Many years ago H.L Mencken, the storied American journalist, essayist, magazine editor,
satirist, critic of American life and culture, and scholar of American English had some interesting things to say about Prohibition. “Prohibition has not only failed in its promises but actually created additional serious and disturbing social problems throughout society. There is not less drunkenness in the Republic but more. There is not less crime, but more. … The cost of government is not smaller, but vastly greater. Respect for law has not increased, but diminished.” It’s been over 79 years since the error that was Prohibition was repealed. Mencken’s description of the situation seems to apply to our own modern day Prohibition…what has been going on for decades without result…what we call the WAR ON DRUGS. Originally this “war” was originally brainchild of President Nixon, the
war actually started long before his term when in the early 20th century the US government sought to restrict the sale of many different types of drugs deemed dangerous to the populace. President Reagan picked up the torch in the early 80’s making a strong commitment by the Federal government to limit the trafficking of drugs into the US and by also encouraging a policy of little tolerance against the use of drugs. There is a fundamental flaw with the war on drugs as it has been instituted and carried out these many years. That flaw is the lumping of all drugs, addictive, recreational, and
otherwise, into one big illegal satchel. Thus hardened drug-business criminals and pot smoking students; mobsters and small time drug users, have all been washed down the same drain filling our prisons with people, many of whom really don’t belong there, sucking money out of the economy and the government budgets.
So now we find ourselves here in 2013, some 40 year plus years after Nixon’s declaration of a war on drugs in basically the same place we started. We’ve spent well over 1 trillion dollars and we have NOTHING to show for it. Today’s headline in NEWSDAY shouts, “NEW HEROIN SURGE ON LONG ISLAND’. Apparently the sustained efforts of the government’s “war” have had little affect on the problem.
Of course all of these issues are tangled in a inter-connected web of chaos and intrigue. There have been side-effects of this war that no one counted on. Sir Richard Branson, the founder of VIRGIN GROUP, and a member of the GLOBAL DRUG COMMISSION had
this to say to CNN interviewer Erin Burnett on her program OUT FRONT. “The U.S. has the largest prison population in the world, with about 2.3 million behind bars. More than half a million of those people are incarcerated for a drug law violation. What a waste of young lives. In business, if one of our companies is failing, we take steps to identify and solve the problem. What we don’t do is continue failing strategies that cost huge sums of money and exacerbate the problem. Rather than continuing on the disastrous path of the war on drugs, we need to look at what works and what doesn’t in terms of real evidence and data.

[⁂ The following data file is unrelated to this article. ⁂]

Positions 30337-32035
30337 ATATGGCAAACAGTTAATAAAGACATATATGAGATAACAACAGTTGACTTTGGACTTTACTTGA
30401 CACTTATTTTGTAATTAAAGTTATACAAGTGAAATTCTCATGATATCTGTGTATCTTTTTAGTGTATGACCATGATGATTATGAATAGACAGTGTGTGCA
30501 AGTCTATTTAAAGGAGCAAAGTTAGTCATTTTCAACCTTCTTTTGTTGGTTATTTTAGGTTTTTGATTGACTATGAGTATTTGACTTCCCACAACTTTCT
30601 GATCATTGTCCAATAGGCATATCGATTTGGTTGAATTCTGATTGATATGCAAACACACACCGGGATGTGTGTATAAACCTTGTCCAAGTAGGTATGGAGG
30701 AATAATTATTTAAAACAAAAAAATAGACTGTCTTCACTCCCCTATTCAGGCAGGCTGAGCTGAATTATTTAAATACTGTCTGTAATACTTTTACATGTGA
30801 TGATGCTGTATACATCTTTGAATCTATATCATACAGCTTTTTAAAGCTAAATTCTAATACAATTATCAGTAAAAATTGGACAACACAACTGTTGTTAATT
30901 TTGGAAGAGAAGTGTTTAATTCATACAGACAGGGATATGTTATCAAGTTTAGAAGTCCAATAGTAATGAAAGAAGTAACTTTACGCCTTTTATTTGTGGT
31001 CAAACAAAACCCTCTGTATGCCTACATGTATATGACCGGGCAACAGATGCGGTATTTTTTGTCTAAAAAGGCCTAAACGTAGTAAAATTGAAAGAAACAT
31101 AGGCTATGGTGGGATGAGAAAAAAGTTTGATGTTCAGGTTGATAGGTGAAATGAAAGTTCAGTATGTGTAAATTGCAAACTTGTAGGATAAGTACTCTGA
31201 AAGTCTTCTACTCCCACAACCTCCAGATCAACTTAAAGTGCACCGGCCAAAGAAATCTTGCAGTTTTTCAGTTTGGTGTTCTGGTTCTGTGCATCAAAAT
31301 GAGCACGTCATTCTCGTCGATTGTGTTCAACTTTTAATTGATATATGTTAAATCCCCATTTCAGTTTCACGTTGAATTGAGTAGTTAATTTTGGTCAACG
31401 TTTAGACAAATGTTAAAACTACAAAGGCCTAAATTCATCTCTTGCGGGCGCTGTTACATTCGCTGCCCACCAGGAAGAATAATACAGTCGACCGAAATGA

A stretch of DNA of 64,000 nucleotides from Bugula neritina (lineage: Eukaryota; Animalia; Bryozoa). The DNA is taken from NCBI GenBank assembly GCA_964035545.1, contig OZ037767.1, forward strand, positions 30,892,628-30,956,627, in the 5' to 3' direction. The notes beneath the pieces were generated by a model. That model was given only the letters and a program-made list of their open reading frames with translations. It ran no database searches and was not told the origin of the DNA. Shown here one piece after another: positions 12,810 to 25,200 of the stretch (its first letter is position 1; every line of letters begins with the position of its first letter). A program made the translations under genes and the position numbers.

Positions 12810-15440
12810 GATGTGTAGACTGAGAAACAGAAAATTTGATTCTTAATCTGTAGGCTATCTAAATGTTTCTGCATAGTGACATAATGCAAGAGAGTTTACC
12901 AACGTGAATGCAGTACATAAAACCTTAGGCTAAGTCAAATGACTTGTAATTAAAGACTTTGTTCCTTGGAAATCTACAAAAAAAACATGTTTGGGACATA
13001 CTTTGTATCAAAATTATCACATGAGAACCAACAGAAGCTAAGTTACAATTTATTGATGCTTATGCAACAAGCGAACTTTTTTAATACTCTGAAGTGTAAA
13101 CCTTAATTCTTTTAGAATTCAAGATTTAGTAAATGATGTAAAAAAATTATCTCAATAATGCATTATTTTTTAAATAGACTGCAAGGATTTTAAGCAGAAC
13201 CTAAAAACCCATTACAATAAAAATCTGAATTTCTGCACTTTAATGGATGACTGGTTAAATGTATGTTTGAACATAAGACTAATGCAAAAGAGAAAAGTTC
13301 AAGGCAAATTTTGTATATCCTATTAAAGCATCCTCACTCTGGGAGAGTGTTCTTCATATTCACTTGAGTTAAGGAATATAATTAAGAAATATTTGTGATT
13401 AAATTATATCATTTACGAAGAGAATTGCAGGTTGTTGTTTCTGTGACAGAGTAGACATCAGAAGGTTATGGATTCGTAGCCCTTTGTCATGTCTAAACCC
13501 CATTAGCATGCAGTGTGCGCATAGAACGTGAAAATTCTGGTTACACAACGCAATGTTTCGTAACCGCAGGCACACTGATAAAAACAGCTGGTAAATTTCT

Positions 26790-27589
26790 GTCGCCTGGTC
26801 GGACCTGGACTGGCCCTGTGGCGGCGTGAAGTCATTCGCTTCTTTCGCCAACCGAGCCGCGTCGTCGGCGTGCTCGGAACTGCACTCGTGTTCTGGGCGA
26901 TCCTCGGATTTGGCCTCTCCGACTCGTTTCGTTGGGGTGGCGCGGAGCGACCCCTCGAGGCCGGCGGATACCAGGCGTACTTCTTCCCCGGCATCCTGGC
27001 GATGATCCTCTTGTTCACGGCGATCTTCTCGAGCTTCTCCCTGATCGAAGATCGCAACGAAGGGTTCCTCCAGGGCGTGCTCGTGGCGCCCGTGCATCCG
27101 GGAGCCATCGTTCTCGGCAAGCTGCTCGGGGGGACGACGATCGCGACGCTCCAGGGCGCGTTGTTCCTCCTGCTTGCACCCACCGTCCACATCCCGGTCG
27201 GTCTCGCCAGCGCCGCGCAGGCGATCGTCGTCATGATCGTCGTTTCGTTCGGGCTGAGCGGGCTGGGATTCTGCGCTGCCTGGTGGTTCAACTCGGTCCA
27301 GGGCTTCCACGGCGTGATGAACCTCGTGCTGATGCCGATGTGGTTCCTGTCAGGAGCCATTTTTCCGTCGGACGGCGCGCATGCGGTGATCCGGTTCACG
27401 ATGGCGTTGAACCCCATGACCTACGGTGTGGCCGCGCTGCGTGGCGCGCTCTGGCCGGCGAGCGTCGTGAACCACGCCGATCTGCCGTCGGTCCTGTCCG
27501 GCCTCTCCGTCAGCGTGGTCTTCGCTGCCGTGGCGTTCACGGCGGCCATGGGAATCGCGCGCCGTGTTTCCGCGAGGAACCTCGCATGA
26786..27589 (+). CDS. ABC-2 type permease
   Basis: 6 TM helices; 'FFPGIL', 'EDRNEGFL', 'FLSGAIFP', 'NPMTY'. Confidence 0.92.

The facts are overwhelming. If the global drug trade were a country, it would have one of the top 20 economies in the world. In 2005, the United Nations estimated the global illegal drug trade is worth more than $320 billion. It also estimates there are 230 million illegal drug users in the world, yet 90% of them are not classified as problematic.
In the United States, if illegal drugs were taxed at rates comparable to those on alcohol and tobacco, they would yield $46.7 billion in tax revenue. A Cato study says legalizing drugs would save the U.S. about $41 billion a year in enforcing the drug laws. Have U.S. drug laws reduced drug use? No. The U.S. is the No. 1 nation in the world in illegal drug use. As with Prohibition, banning alcohol didn’t stop people drinking — it just stopped people obeying the law. About 40,000 people were in U.S. jails and prisons for drug crimes in 1980, compared with more than 500,000 today. Excessively long prison sentences and locking up people for small drug offenses contribute greatly to this ballooning of the prison population’.
Sir Richard also brings out another important point often overlooked.
“It also represents racial discrimination and targeting disguised as drug policy. People of color are no more likely to use or sell illegal drugs than white people — yet from 1980 to 2007, blacks were arrested for drug law violations at rates 2.8 to 5.5 times higher than white arrest rates.”
Finally the issue comes down to EDUCATION. An effective program that teaches children at a young age what the truths of drug use are, could make great headway in stemming drug use. Branson continues, “A Pew study says it costs the U.S. an average of $30,000 a year to incarcerate an inmate, but the nation spends only an average $11,665 per public school student. The future of our nations and our children should be our priority. We should be helping people addicted to drugs break their habits rather than putting users in prison”.
War on Drugs?!? Not really. A better description would be a useless, costly, degrading and racist program that does very little to fix the problem. As is the case with so many situations, EDUCATION is the key. Spend money to EDUCATE and you’ll end up spending a lot less to INCARCERATE
- David Simon on the War on Drugs and the NSA Revelations (anhonestdayortwo.com)
- A Winning Argument in 60 Seconds: End the War on Drugs (bigthink.com)
- Time to change drug policy (utsandiego.com)